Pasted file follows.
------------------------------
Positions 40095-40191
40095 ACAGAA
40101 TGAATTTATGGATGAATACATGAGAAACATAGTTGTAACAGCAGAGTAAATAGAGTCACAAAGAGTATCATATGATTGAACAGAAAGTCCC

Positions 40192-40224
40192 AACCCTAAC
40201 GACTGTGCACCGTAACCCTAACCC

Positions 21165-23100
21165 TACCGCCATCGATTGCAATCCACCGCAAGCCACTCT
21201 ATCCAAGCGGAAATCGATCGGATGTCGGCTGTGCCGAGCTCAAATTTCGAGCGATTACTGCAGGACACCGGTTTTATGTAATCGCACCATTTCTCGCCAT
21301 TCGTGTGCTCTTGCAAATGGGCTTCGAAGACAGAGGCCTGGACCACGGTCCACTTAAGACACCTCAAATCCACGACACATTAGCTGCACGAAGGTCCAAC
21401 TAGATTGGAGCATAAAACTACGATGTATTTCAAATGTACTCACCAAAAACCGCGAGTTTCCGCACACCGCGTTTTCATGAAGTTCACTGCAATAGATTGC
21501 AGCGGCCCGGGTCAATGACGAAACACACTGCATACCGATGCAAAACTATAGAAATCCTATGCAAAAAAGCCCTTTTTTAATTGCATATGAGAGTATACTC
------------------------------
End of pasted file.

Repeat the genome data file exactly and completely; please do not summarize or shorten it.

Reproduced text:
Positions 40095-40191
40095 ACAGAA
40101 TGAATTTATGGATGAATACATGAGAAACATAGTTGTAACAGCAGAGTAAATAGAGTCACAAAGAGTATCATATGATTGAACAGAAAGTCCC

Positions 40192-40224
40192 AACCCTAAC
40201 GACTGTGCACCGTAACCCTAACCC

Positions 21165-23100
21165 TACCGCCATCGATTGCAATCCACCGCAAGCCACTCT
21201 ATCCAAGCGGAAATCGATCGGATGTCGGCTGTGCCGAGCTCAAATTTCGAGCGATTACTGCAGGACACCGGTTTTATGTAATCGCACCATTTCTCGCCAT
21301 TCGTGTGCTCTTGCAAATGGGCTTCGAAGACAGAGGCCTGGACCACGGTCCACTTAAGACACCTCAAATCCACGACACATTAGCTGCACGAAGGTCCAAC
21401 TAGATTGGAGCATAAAACTACGATGTATTTCAAATGTACTCACCAAAAACCGCGAGTTTCCGCACACCGCGTTTTCATGAAGTTCACTGCAATAGATTGC
21501 AGCGGCCCGGGTCAATGACGAAACACACTGCATACCGATGCAAAACTATAGAAATCCTATGCAAAAAAGCCCTTTTTTAATTGCATATGAGAGTATACTC